June 7, 2017
Artificial intelligence (AI) is the future for improving customer experience, according to home appliances manufacturer Fisher & Paykel.
As a result, the New Zealand-based company is following up its cloud computing overhaul by looking into implementing both AI and self-learning systems to personalise some of its customer touch points, Rudi Khoury, former GM of customer experience and current GM of global sales at Fisher & Paykel, told ZDNet.
"We're seeing automatic chatbots through Facebook coming up, AI live agents that are able to respond to 80 percent of enquiries without needing a human. I can see that really taking off in the next five years for sure," Khoury said.
Fisher & Paykel has already improved its customer experience by overhauling its IT systems and moving them to the cloud, according to Khoury.
Two years ago, the company was burdened by siloed customer data, which led to the delivery of disjointed and frustrating post-purchase customer experiences.
The company admitted that its customers' information was scattered across 16 legacy systems, which meant that whenever customers contacted the company, its agents lacked the contextual knowledge -- such as who the customer is and their purchase history -- to service them in an efficient manner.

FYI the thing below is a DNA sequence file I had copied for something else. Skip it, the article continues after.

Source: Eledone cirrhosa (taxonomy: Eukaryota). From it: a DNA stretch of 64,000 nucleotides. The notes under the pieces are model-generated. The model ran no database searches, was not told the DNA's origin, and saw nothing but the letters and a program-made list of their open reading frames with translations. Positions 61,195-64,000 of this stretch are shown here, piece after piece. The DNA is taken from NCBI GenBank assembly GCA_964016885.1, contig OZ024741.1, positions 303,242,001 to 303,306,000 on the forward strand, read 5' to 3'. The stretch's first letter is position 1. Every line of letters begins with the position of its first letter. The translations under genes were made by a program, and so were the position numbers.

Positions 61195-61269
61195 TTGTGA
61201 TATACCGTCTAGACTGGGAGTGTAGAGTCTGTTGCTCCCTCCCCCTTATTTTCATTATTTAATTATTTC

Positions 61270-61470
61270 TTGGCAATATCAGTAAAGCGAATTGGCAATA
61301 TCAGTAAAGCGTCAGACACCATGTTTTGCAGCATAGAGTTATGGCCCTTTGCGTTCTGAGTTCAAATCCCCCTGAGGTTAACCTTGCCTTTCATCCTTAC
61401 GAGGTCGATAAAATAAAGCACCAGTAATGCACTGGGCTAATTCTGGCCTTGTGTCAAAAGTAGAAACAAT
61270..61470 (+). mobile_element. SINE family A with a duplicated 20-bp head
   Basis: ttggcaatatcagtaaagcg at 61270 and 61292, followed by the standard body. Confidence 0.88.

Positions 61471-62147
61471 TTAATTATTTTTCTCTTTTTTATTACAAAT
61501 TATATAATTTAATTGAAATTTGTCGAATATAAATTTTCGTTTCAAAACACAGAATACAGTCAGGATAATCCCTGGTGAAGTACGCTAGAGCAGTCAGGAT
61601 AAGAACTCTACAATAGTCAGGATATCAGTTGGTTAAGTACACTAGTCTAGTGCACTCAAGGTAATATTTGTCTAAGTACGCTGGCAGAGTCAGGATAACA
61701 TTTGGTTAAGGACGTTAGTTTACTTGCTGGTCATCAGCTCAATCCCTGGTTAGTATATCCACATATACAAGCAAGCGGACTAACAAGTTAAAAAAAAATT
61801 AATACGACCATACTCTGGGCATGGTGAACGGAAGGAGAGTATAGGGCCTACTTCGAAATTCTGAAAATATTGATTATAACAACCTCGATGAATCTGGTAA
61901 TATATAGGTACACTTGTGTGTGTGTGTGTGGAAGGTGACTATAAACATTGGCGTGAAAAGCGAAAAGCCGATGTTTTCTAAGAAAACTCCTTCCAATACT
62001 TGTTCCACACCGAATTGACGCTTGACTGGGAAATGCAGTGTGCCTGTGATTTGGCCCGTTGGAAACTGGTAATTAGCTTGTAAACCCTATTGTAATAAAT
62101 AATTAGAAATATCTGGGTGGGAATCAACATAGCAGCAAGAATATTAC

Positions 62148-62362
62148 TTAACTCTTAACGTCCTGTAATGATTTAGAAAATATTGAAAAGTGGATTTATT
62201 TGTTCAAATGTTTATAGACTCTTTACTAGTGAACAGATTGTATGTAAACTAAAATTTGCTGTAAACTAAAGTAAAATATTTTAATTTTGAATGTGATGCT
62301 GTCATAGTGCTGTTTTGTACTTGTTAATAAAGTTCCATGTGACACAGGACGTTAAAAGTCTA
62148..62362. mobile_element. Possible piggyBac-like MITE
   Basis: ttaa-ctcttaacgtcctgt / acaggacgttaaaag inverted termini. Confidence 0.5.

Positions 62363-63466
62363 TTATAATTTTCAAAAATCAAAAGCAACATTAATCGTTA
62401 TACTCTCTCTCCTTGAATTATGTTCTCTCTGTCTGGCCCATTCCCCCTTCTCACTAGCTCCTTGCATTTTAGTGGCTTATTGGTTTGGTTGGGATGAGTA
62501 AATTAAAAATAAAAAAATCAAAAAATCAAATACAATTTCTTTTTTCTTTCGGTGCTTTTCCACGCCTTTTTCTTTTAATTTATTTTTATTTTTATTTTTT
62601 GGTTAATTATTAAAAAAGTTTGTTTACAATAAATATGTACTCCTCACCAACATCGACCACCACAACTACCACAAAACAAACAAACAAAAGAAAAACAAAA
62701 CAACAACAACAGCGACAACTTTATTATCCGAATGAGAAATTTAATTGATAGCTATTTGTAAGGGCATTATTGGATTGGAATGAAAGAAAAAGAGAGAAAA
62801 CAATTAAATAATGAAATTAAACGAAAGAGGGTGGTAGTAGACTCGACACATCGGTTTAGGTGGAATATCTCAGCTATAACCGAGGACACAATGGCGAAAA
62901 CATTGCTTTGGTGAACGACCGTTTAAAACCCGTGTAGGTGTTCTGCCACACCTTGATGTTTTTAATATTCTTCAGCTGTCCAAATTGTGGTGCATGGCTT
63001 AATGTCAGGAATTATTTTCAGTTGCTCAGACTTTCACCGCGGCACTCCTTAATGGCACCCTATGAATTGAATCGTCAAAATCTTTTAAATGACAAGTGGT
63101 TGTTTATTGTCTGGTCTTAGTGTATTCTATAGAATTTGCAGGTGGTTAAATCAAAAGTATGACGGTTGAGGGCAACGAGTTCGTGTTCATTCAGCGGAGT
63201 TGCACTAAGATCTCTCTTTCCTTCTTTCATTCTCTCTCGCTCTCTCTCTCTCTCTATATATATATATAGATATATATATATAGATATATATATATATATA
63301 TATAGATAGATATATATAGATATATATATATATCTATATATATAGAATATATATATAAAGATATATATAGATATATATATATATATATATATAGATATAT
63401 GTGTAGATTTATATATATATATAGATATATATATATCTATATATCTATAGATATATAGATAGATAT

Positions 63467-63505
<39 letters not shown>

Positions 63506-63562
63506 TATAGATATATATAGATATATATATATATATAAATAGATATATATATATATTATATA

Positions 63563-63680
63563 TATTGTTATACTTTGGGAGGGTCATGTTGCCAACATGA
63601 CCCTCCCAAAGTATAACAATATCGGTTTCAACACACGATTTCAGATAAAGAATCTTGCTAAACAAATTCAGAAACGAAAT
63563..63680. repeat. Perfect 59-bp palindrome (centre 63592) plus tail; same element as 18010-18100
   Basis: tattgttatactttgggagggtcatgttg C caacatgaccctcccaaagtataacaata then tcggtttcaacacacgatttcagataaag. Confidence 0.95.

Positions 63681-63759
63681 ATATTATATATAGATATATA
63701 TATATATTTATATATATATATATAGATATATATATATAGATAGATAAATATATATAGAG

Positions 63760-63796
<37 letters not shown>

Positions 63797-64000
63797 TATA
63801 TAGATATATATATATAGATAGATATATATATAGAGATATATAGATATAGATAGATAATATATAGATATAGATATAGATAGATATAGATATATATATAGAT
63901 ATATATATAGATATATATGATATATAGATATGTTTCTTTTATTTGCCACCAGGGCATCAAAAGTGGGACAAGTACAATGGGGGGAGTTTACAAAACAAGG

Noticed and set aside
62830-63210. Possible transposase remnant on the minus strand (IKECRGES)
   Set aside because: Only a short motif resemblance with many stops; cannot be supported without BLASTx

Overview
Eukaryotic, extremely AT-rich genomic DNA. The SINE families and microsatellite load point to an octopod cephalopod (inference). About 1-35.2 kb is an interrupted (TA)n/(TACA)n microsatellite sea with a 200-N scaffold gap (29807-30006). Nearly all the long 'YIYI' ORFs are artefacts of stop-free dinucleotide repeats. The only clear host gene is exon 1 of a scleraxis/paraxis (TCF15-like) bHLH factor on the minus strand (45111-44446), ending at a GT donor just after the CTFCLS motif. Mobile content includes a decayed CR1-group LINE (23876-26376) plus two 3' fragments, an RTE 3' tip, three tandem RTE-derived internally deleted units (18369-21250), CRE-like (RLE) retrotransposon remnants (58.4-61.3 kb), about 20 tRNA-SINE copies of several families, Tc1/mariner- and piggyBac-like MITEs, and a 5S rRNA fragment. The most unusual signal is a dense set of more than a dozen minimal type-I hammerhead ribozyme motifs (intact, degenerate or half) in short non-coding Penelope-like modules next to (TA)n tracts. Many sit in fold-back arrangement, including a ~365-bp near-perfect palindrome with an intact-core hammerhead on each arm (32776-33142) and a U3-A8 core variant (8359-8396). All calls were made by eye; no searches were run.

Meanwhile, customers had no visibility over what their interactions with the company would result in.
"We realised that we had to do better at customer experience, because that's where businesses can really win or lose," said Khoury.
In addition, Fisher & Paykel's old field service system, which managed delivery, installation, and repairs, was also disjointed, with field service agents having to enter duplicate information into multiple systems.
"Our own people were struggling with the vast amount of tools and data that they've got in the organisation," Khoury said. "And then, to make it even worse, when we did need to get one of our own employees out to a customer's home, we said to them 'you have to wait at home for half the day'. That's when we realised we really needed to do something and to change."
Reaching an inflection point, the home appliances manufacturer brought in consultancy firm Bluewolf to help it structure and execute the initial phases of its "digital transformation".
Over a 20-day sprint, Bluewolf connected Fisher & Paykel's CRM information to Salesforce Service Cloud, then integrated it with field service software ClickWorkforce, providing the company with a better view of its customers' profiles and post-purchase journey.